Takeaway: Podcasting offers a way to “push the culture and crawl outwards”
Nicholas Quah is one of the foremost podcast industry watchers. He is the founder of Hot Pod, the go-to source for the latest on podcasting. In the wake of the industry’s tremendous growth curve, and as legacy media companies move millions into the sector, one might wonder if there’s still a chance to start from the ground up with little or no budget and still break through. Nicholas Quah wonders about this also. “That’s the million-dollar question when it comes to this transition period. There’s no reason why a really well done podcast that is able to hit the culture at the right time can’t break out. Because with the proliferation of streaming platforms, you have more of an opportunity for people who are a little bit outside of the mainstream to make something that really pushes the culture and crawls outwards. I still think that’s possible in all of these mediums, including podcasting.”
Episode 5: “Audiovisual Production Goes Greener”
Takeaway: Eco-sensibility in film and television production is good for the planet and the budget
Environmental concerns continued to make headlines this year, with issues related to climate change becoming increasingly urgent in the minds of many. What does that have to do with the entertainment industry? Well, audiovisual production is notorious for generating large-scale waste as well as harmful emissions.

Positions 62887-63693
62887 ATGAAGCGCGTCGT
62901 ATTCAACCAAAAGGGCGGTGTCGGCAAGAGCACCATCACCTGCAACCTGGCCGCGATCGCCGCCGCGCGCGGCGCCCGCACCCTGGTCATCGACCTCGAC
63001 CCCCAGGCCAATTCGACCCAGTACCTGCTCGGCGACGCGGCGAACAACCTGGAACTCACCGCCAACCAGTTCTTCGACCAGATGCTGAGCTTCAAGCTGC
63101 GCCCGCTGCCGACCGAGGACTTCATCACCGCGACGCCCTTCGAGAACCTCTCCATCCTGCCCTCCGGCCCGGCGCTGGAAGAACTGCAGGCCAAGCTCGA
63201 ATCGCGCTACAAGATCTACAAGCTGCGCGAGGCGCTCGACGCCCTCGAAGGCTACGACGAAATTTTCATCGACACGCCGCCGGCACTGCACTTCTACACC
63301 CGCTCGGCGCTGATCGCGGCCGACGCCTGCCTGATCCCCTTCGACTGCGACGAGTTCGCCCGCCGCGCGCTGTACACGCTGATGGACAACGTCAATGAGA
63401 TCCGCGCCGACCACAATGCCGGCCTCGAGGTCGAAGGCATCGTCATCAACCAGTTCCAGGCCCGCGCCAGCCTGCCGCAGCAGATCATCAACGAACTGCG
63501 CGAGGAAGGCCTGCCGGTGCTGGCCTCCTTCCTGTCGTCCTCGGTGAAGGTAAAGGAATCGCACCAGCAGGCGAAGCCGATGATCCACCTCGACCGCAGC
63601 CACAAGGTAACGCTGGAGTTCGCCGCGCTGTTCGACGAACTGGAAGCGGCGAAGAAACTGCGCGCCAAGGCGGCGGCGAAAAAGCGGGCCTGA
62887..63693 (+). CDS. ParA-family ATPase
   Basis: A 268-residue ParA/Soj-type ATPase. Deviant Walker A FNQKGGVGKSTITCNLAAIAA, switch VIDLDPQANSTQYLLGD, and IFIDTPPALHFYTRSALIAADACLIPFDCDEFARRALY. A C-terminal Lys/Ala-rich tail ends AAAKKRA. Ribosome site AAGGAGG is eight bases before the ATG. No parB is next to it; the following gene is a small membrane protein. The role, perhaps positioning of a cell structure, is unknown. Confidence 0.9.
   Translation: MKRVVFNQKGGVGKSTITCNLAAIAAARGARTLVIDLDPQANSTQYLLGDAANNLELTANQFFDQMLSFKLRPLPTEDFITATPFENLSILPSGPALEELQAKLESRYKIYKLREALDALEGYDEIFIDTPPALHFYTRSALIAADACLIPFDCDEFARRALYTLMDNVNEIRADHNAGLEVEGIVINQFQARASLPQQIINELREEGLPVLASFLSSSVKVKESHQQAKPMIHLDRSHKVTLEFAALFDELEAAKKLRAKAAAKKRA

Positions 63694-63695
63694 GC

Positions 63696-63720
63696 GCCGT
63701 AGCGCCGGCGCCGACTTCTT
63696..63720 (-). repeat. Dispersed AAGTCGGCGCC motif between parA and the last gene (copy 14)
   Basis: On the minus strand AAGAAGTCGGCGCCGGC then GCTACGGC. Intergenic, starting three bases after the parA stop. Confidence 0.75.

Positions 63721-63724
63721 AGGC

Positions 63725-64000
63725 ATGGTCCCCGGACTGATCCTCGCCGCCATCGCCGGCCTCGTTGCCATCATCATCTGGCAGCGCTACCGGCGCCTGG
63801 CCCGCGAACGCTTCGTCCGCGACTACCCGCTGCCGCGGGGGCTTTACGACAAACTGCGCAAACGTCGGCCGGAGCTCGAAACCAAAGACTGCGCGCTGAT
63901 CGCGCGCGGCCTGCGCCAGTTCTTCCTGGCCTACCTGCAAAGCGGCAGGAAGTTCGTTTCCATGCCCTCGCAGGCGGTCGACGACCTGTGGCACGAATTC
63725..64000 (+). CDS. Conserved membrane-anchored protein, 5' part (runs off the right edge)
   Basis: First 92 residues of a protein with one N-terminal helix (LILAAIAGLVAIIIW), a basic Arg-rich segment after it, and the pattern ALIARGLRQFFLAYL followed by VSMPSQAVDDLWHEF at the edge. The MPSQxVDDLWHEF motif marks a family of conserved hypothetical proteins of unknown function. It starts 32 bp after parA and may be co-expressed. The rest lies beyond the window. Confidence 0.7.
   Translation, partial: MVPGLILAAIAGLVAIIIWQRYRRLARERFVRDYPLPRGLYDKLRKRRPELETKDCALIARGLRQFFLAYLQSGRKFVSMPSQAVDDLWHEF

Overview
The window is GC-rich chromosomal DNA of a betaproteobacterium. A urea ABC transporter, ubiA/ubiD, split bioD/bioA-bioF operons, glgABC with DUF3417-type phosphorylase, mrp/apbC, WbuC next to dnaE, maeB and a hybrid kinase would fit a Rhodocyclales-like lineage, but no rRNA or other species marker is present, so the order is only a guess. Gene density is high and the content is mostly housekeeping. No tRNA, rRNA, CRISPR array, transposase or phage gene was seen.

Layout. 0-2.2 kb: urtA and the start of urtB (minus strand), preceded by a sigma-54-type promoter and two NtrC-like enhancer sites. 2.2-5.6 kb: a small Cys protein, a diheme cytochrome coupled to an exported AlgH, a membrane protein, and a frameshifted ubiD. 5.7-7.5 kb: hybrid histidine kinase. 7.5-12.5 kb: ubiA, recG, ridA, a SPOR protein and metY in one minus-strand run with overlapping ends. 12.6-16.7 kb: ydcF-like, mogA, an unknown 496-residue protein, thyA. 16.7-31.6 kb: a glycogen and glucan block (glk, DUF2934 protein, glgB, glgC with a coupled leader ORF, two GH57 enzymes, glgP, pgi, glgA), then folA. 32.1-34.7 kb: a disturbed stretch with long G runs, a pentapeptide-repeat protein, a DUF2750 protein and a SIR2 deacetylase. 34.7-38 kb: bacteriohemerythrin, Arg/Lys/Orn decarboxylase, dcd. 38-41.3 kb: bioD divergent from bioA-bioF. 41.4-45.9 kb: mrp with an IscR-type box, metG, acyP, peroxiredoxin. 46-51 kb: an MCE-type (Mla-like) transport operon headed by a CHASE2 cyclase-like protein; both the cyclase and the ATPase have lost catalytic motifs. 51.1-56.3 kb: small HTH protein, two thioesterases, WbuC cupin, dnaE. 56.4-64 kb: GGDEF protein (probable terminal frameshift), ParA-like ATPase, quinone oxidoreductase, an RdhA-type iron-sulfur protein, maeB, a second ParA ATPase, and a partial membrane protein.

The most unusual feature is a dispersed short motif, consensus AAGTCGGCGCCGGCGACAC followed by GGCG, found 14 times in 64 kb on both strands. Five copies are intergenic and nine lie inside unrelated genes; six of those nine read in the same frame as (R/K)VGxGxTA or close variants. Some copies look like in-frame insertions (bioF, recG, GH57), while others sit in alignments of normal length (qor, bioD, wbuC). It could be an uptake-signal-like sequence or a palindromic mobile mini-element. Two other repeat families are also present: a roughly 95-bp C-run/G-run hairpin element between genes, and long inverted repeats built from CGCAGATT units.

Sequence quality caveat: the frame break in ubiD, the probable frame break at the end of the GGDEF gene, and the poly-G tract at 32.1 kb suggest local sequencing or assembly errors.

In this episode, we met Zena Harris, a Vancouver-based sustainability consultant to the entertainment industry. Harris teaches producers and crews how to not just recycle, but more importantly reduce and reuse. According to her, productions of any size can become eco-conscious. “Any production, no matter the size, even a small indie film, can implement sustainable production practices. With larger productions, you see larger cost savings, and you see these economies of scale there. But any production can implement this.”
Takeaway: With digital video, you can “super-distribute” around the world and adapt with local talent
For the second season’s final episode, we sat down with Brendan Yam, a vice-president at Viacom. The media conglomerate owns widely known brands such as MTV, BET, Comedy Central, VH1, Paramount and Nickelodeon. Yam heads up Viacom’s Digital Studios International (VDSI), a division focused on developing, adapting, and distributing short-form digital video content for a global audience. In less than a year and a half, VDSI has amassed billions of views across 180 markets.
As Yam explains in this episode: “In digital, what you’re expecting is a faster iteration process. We’re trying things that either work or don’t work and we move on quickly. So the model that we’ve created with VDSI is when we have a hit format in one market. We then want to take that format, super-distribute it across the world and get people recreating that with local talent.”